Global Schoolnet Alliance Created for World Summit
Students and Educators to examine how Information Society affects application of
Human Rights Declaration
Geneva, 18 September 2003 - The World Summit on the Information Society in Geneva 10-12 December 2003, will bring together educators who manage school networks in up to 40 countries to harness the potential that information and communication technologies (ICTs) can play in preparing students for a knowledge-based ‘information’ society. In the months leading up to the World Summit, students around the world will examine the relationship between ICTs and human rights through a series of online activities.
They will explore how the right to give and receive information has changed since the Universal Declaration of Human Rights was first written in 1948, and rewrite Article 19 (Freedom of Expression) and Article 26 (Right to an Education). Through this study they will address issues raised by the new ICTs and discuss whether it is possible to protect freedom of speech while preventing "hate speech." They will also suggest ways that ICTs can help build cross-cultural understanding and a culture of peace.
The event, co-organized by the United Nations Cyberschoolbus and the European Schoolnet (www.eun.org), culminates with a live, online interaction between students and a Head of State on 11 December 2003 -- one day after the 55th anniversary of the Universal Declaration of Human Rights. To take part in these activities, teachers must register at
The Schoolnet event seeks to build a global alliance of ICT educational networks linking millions of students, which could serve as a focal point for educational projects on peace education, human rights, and other social issues, as well as serving as a resource for local community development projects.
“The alliance of ICT educational networks formed at the Summit will help governments achieve the goal of an information society that benefits all,” says Bill Yotive, Project Manager of the United Nations Global Teaching and Learning Project.
The meeting at the Summit will give a boost to these developing infrastructures and will help establish greater communication, coordination, and assistance between the school networks.
“The Summit offers a unique opportunity to strengthen a relatively new infrastructure that is being built to connect schools through the Internet,” adds Yotive.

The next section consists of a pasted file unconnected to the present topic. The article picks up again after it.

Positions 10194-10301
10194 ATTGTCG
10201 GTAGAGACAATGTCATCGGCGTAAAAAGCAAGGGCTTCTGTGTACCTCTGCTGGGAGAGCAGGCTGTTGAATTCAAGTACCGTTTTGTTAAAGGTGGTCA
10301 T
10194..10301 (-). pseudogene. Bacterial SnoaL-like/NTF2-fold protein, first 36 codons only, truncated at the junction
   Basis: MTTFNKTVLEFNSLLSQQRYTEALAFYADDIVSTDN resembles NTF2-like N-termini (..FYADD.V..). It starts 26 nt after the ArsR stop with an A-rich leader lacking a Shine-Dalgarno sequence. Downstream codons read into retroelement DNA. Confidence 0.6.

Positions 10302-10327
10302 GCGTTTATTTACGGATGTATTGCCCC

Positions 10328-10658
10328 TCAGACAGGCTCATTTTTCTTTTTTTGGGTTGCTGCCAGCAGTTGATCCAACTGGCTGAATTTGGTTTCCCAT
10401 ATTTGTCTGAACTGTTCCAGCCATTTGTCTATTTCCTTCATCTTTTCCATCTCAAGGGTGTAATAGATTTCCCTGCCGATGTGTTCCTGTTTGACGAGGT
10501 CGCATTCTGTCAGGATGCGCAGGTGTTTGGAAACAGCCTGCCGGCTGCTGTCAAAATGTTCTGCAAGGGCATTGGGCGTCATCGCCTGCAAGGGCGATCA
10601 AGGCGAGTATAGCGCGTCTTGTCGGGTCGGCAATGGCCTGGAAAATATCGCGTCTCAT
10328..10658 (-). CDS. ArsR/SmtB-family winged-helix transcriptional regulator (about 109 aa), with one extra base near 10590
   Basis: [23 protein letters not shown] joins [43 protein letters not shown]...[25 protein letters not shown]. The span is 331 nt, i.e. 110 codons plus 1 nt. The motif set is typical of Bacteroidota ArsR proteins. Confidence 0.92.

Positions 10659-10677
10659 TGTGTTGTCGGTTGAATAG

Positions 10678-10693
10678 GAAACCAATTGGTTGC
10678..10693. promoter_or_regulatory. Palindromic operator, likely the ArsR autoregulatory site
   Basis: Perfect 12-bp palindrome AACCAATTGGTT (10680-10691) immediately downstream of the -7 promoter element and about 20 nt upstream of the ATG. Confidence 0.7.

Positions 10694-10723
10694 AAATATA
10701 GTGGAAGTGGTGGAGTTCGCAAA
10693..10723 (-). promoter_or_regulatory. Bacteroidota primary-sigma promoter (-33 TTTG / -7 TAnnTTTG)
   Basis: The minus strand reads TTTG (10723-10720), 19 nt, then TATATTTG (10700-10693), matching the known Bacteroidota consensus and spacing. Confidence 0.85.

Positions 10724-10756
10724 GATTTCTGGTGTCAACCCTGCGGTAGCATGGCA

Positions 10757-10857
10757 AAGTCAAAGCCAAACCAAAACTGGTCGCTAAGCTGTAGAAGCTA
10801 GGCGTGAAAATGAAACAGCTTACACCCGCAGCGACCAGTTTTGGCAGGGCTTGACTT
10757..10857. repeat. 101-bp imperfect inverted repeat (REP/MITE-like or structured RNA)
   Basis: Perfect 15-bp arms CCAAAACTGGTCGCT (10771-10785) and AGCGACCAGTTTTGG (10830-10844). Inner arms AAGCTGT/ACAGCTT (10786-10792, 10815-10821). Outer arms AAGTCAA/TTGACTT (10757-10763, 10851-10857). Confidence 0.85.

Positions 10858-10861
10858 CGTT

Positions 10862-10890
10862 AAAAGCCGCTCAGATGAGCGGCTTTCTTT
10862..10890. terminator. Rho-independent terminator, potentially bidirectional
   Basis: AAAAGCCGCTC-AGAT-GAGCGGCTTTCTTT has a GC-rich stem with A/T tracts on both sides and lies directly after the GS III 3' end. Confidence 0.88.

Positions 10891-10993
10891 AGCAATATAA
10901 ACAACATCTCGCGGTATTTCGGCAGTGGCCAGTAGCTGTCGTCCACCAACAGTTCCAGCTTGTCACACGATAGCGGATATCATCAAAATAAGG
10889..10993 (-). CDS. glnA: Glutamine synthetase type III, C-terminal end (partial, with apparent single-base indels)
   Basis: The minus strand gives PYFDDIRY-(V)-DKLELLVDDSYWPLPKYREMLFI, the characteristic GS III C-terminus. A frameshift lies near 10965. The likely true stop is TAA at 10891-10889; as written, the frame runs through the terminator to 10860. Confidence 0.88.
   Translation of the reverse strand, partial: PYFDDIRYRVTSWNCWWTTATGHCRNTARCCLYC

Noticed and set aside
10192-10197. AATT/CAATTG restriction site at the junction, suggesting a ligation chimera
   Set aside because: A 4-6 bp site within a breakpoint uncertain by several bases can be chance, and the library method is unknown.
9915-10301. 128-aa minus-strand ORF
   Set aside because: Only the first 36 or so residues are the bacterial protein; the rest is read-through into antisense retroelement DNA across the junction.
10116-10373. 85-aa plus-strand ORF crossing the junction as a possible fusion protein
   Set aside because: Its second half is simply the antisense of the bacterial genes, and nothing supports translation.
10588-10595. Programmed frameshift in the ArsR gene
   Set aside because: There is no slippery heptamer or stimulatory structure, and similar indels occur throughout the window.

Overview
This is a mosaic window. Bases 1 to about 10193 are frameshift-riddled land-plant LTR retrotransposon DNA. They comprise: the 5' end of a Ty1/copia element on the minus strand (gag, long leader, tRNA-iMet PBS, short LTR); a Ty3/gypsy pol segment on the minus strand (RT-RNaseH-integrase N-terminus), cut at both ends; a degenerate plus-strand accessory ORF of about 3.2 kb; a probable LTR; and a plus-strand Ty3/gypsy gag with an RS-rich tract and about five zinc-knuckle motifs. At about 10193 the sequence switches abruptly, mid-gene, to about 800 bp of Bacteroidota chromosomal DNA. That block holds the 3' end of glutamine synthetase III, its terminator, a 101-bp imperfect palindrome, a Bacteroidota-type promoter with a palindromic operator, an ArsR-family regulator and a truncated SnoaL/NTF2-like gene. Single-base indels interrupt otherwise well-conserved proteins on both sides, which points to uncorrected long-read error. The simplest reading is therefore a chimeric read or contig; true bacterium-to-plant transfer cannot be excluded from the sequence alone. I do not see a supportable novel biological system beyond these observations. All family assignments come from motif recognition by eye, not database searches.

“At the Summit we will discuss how building an infrastructure is just the beginning of developing ICT in education,” says Brigitte Parry, European Schoolnet Networks Manager. “Basic services should be accessible by all, no matter where they are or what background they come from. We are particularly looking forward to creating an international community of young people, who are learning, exploring, and sharing their thoughts about the crucial issues of democracy, human rights and access to information and technology.”
In addition to this initiative, a WSIS Poster Competition has been launched by UN Cyberschoolbus in preparation for the Summit. The competition will offer students (ages 9 and up) from around the world an opportunity to convey their vision on how ICTs can create an information society for all. Entry forms can be obtained from the UN Cyberschoolbus Website
Students can choose from six different themes, all of which focus on finding innovative ways to bridge the “digital divide” -- the growing gap between countries that have access to information and communication technologies and those that do not.
About the United Nations Cyberschoolbus
The UN Cyberschoolbus (www.cyberschoolbus.un.org) is an online education component whose mission is to promote education about international issues and the United Nations. The primary goals of this project are to build a global online community of teachers and students, provide opportunities for students to participate in finding solutions to global problems, and to make the issues the UN deals with more accessible to children and youth.
About European Schoolnet
European Schoolnet (www.eun.org) is a unique international partnership of 26 Ministries of Education developing learning for schools, teachers and pupils across Europe and beyond. It provides insight into the use of ICT in Europe for policy-makers and education professionals. This goal is achieved through communication and information exchange at all levels of school education using innovative technologies, and by acting as a gateway to national and regional school networks.
The World Summit on the Information Society provides a unique opportunity for all key stakeholders to develop a common vision and understanding and to address the whole range of relevant issues related to the Information Society.
It aims to bring together Heads of State, Executive Heads of the United Nations agencies, non-governmental organizations, civil society entities, industry leaders and media representatives to foster a clear statement of political will and concrete plan of action to shape the future of the global information society and to promote the urgently needed access of all countries to information, knowledge and communication technologies for development.
The Summit has been endorsed by the UN General Assembly and will take place under the auspices of Kofi Annan, UN Secretary-General, with the International Telecommunication Union, the United Nations specialized agency for telecommunications, taking the lead role in its preparation.
The Summit will be held in two phases: Geneva (10-12 December 2003) and Tunisia (16-18 November 2005).